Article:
Background: The cadherin family of cell-cell adhesion molecules and their associated proteins, the catenins, are essential to embryonic development and the maintenance of adult tissues. During development, the homotypic interaction of a particular cadherin with an identical cadherin expressed on a neighboring cell results in the sorting of cells to form distinctive tissues. Cadherins are believed to be tumor suppressors, and their altered expression and function have been associated with tumor development.
Methods: The authors examined the expression of P-cadherin, E-cadherin, and N-cadherin, and alpha-catenin and beta-catenin in 183 cases of invasive breast carcinoma by immunohistochemistry on paraffin sections using specific antibodies and a steam-based antigen retrieval method.
Results: P-cadherin was positive in 95 cases and negative in 88 cases of breast carcinoma. Positive P-cadherin expression in breast carcinoma showed a strong correlation with poor patient prognosis. Five years after surgery, 90% of the patients with P-cadherin negative tumors were alive in contrast to only 59% of patients with P-cadherin positive tumors. The difference in survival reached statistical significance (P = 0.0001) as early as 2 years after surgical treatment. Expression of N-cadherin, alpha-catenin, and beta-catenin did not correlate with patient survival. Multivariable statistical analyses of the data showed that expression of P-cadherin was independent of tumor size and lymph node metastases, but correlated inversely with estrogen/progesterone receptor status. In ductal carcinomas, positive P-cadherin expression correlated with a higher histologic grade. In contrast, expression of E-cadherin was low in high grade ductal carcinomas but negative tumors were uncommon. Negative or low E-cadherin expression did not correlate with poor survival. In lobular carcinomas, E-cadherin expression frequently was negative or low, and P-cadherin always was negative.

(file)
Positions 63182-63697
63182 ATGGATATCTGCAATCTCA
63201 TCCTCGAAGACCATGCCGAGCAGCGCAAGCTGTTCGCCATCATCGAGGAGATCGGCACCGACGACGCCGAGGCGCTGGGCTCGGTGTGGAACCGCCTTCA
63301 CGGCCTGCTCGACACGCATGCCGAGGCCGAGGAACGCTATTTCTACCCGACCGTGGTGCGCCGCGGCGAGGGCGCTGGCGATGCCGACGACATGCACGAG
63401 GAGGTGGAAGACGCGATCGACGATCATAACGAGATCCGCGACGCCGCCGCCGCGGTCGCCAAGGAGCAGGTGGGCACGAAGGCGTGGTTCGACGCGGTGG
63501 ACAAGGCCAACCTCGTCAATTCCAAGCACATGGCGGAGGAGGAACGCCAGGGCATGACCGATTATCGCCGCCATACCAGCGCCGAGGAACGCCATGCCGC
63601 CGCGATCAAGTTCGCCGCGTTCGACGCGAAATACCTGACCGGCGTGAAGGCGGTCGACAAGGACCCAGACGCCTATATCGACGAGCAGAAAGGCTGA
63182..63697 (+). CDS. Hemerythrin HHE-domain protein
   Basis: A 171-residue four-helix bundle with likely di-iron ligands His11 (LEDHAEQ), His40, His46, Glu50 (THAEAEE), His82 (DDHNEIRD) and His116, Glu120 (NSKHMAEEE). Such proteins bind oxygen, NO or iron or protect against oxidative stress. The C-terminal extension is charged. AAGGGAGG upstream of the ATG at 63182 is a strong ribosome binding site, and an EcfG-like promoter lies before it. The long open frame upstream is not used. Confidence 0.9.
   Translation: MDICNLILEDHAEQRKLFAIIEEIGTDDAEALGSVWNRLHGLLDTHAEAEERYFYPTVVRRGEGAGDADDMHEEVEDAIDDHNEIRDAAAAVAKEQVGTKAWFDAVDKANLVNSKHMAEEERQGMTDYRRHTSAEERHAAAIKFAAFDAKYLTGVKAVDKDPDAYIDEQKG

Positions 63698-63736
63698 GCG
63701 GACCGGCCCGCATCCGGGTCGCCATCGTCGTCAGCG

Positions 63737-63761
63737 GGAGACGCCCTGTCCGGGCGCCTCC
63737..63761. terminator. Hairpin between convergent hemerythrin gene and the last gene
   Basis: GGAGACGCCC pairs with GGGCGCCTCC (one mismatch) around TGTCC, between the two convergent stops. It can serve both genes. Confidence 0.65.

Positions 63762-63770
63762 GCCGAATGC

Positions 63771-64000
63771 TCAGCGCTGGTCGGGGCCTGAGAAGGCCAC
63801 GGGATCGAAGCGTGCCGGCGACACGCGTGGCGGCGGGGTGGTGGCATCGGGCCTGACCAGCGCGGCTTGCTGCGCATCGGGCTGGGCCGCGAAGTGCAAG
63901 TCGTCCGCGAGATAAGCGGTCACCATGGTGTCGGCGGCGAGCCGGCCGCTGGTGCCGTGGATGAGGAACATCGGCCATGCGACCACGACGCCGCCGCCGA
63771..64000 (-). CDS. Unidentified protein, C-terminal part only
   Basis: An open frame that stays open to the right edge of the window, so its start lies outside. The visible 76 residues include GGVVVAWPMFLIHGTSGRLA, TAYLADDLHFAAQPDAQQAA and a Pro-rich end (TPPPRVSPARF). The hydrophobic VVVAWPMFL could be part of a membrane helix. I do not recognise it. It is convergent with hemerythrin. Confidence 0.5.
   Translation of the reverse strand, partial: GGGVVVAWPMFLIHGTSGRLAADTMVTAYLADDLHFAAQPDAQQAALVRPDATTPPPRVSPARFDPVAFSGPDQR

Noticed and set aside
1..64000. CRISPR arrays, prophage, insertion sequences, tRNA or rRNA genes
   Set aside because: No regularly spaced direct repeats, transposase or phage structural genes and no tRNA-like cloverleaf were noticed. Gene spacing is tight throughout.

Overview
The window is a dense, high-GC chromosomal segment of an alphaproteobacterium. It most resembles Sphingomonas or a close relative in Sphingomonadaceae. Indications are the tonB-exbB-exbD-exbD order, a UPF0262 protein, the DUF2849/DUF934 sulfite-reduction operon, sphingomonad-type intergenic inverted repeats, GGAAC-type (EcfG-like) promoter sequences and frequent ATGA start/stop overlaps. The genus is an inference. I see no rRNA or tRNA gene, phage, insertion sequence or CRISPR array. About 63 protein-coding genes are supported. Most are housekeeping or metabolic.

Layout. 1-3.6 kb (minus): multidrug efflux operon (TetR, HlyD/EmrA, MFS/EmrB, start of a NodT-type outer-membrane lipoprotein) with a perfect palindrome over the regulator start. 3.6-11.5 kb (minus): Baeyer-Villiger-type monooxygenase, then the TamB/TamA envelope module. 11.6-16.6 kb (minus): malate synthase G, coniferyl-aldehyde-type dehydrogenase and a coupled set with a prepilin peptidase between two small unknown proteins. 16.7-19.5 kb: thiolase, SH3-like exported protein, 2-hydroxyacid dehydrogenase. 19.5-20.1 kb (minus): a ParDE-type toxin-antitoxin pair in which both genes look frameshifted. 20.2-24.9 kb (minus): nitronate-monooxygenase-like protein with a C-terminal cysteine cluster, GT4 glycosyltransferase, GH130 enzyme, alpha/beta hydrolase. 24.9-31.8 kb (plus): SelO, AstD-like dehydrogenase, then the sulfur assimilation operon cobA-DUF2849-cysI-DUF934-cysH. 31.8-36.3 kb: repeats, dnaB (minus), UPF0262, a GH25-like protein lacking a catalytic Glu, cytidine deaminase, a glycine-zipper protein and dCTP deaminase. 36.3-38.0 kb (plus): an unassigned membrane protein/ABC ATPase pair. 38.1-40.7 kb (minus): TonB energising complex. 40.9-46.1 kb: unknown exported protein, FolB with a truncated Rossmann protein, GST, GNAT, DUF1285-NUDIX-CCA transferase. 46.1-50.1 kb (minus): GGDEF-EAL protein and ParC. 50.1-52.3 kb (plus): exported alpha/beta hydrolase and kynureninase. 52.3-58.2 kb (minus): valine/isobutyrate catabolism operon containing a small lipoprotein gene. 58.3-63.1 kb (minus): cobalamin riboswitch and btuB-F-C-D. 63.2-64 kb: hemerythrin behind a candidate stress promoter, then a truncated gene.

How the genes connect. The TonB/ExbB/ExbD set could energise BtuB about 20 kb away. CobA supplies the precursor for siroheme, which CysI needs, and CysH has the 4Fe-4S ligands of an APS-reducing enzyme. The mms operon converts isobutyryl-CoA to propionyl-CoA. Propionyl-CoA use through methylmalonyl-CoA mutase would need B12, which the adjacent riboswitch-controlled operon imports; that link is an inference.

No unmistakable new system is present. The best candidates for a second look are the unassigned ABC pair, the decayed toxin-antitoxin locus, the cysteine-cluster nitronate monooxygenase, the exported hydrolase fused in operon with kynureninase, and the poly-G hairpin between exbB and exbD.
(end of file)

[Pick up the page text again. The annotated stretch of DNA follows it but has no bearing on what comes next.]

Conclusions: Expression of P-cadherin in breast carcinoma is associated strongly with poor survival and constitutes an independent prognostic predictor. P-cadherin expression is a better indicator of clinical outcome than alterations in the expression of E-cadherin, N-cadherin, alpha-catenin, or beta-catenin.
Copyright 1999 American Cancer Society.